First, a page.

In late November, the Illinois General Assembly abandoned a plan to override outgoing Gov. Pat Quinn’s veto of heavy restrictions on ridesharing network companies.
Explaining his August veto, Quinn had said “a one-size-fits-all approach” to commercial ridesharing companies—such as Lyft or Uber—was inadvisable and such services were “best regulated at the local level.”
Among other provisions of the bill Quinn vetoed, House Bill 4075, individuals who want to work as drivers would be forced to undergo testing of their etiquette by state regulators. Other proposed regulations would have included government restrictions on the number of hours per week drivers can work, similar to those imposed on commercial truck drivers.
The legislation would also have prohibited ridesharing drivers from picking up or dropping off passengers in areas with designated taxi stands or queues, such as airports. Other proposed requirements included the purchase of expensive commercial insurance policies and professional licenses.
Adam C. Smith, assistant professor of economics and director of the Center for Free Market Studies at Johnson & Wales University, says he was unsurprised by the General Assembly refraining from overriding Quinn’s veto.
“I think the main thing is that these are very popular services, and so when they’re trying to put unnecessary restraints on those services they’re basically putting themselves in opposition to voters,” he said. “I would speculate that politicians are reluctant to put themselves in opposition to voters like that so obviously and so publicly.”
Smith said the General Assembly’s abandonment of the proposed override exemplified pro-consumer policies transcending partisan politics.
“It exposes how unique the issue is and how it can unite both sides of the aisle, mainly because it’s so beneficial to consumers and to voters. If that’s the case, whoever opposes it is going to put themselves in the crossfire,” he said. “If you’re going to impose rules—the fewer rules, the better.”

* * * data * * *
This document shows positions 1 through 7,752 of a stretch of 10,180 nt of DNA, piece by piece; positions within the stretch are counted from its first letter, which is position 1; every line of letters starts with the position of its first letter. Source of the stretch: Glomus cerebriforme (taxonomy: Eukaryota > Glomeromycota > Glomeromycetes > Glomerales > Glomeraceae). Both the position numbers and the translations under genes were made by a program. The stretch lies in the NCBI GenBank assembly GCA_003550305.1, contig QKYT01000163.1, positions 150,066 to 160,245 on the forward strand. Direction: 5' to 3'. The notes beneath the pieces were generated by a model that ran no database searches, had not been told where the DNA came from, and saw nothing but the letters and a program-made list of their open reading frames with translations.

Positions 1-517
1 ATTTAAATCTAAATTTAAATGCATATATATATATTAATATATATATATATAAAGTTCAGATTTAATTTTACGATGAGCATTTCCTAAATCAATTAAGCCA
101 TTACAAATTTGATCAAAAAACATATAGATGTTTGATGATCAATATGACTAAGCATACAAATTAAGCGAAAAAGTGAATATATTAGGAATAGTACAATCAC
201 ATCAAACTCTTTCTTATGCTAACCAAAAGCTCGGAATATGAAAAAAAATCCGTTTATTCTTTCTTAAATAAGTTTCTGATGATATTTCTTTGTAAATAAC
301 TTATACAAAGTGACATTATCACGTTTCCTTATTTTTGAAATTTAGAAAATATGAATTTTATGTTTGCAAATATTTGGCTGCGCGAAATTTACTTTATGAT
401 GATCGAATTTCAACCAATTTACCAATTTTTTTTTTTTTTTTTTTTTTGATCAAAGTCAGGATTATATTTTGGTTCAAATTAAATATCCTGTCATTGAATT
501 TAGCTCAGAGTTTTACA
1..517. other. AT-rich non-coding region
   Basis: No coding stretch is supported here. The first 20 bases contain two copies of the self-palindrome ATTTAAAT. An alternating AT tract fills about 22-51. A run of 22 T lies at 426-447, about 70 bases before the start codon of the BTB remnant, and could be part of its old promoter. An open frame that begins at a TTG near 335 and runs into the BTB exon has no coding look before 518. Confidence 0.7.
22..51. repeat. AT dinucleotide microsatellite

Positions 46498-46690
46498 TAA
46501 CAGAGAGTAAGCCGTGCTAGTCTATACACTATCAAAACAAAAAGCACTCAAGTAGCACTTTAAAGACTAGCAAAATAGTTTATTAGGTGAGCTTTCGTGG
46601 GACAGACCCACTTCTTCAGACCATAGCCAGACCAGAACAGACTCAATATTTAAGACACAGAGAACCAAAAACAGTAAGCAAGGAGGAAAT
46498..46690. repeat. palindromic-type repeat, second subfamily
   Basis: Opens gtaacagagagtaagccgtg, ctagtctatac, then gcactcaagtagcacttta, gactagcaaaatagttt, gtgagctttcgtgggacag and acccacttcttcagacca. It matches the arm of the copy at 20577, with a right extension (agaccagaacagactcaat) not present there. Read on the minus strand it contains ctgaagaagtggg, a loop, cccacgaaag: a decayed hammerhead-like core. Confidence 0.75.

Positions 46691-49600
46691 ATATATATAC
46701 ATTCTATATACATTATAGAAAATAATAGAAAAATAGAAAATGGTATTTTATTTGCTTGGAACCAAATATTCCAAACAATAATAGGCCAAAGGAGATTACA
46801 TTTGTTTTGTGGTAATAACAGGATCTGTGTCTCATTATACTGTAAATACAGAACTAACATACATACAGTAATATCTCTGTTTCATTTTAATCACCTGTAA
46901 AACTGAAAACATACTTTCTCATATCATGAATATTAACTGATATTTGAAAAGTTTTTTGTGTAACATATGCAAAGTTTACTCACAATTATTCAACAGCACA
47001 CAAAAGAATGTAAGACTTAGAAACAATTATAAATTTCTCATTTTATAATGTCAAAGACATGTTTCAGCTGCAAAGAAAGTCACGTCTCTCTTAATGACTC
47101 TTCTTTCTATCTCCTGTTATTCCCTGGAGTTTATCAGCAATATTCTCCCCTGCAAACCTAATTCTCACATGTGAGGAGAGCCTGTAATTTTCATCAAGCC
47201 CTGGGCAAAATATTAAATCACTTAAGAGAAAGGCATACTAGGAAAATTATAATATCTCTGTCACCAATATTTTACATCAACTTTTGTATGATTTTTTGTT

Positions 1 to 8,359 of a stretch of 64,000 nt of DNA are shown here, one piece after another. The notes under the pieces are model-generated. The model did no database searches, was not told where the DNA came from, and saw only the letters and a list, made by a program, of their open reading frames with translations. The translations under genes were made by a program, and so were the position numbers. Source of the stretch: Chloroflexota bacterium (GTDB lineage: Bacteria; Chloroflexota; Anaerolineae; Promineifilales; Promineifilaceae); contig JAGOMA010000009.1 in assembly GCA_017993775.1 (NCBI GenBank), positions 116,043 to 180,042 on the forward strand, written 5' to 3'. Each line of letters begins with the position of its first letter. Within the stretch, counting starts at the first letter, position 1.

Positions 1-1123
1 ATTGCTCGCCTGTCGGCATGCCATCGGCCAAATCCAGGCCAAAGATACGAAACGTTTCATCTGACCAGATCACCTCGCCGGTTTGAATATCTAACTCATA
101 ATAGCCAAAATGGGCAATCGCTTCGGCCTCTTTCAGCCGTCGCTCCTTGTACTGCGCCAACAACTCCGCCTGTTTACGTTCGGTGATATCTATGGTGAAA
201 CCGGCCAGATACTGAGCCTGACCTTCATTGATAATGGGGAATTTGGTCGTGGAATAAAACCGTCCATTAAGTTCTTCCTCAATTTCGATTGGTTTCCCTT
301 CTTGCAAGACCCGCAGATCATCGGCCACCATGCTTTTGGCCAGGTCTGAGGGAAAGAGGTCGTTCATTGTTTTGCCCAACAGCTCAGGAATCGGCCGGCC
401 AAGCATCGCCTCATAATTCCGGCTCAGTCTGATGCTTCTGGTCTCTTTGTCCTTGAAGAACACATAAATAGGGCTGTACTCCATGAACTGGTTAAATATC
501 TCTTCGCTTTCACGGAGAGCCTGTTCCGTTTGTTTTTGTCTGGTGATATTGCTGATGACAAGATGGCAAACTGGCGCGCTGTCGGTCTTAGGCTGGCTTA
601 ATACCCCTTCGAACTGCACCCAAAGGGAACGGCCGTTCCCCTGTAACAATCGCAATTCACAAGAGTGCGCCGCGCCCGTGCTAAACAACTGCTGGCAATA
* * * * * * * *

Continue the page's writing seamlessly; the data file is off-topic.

Regulations Spurring Price Hikes
Smith warned placing additional regulations on ridesharing companies would hurt on consumers and local economies.
“So, even if prices are set by a centralized cab company, which has kind of been the status quo, those prices are just moved upwards, in terms of paying for the licenses or medallions or however they’re allocating it,” Smith said. “The bottom line is you’ve still got the same amount of demand but less supply,… so, higher prices and fewer services available.”
Although regulatory bills are usually passed without controversy, Smith said, speculating lawmakers may have been reluctant to crack down on such a popular service.
“It normally doesn’t matter, because voters are largely ignorant of legislative issues, but this is one that people will be aware of very quickly, and the negative consequences of that will be felt at home,” Smith explained.
‘The Irish Experience’
A 2002 study by Trinity College Economics Department Senior Lecturer Sean D. Barrett on the effects of the Irish High Court’s decision to deregulate the taxicab market in Dublin, Ireland provides support for Smith’s argument consumers benefit from fewer regulations.
After studying consumer surveys conducted by economic consultancy firms, Barrett concluded consumers’ transportation experiences had measurably improved with the decrease in barriers to market entry.
“The impact of the large increase in market entry was shown in the declines in waiting times for taxis, with the proportion of people waiting more than five minutes decreasing from 75 percent in 1997 to 52 percent in 2001,” Barrett wrote, and “just under half of all taxi users considered that the service had improved with only 5 percent indicating that the service had got worse.”
Barrett also found decreases in the amount of time passengers had to wait for service, even during high-demand periods, as the removal of market barriers allowed the transportation supply to meet the demand.
“After midnight the average waiting time was in excess of 30 minutes for 43% of the hours surveyed in 1997 and for only 6.2 percent in 2001,” Barrett wrote. “20.3 percent of hours surveyed had waiting times of less than five minutes in 1997, but under deregulation this increased to 60.2 percent in 2001.”
“The Irish experience is that there should be full and immediate deregulation rather than mere liberalisation of taxi markets,” Barrett concluded, and deregulation’s benefits “are significant in an economy with many cases of regulatory capture.”
Paula Bolyard ([email protected]) writes from Doylestown, Ohio.
“Regulatory Capture, Property Rights and Taxi Deregulation: A Case Study,” Sean D. Barrett, http://heartland.org/policy-documents/regulatory-capture-property-rights-and-taxi-deregulation-case-study/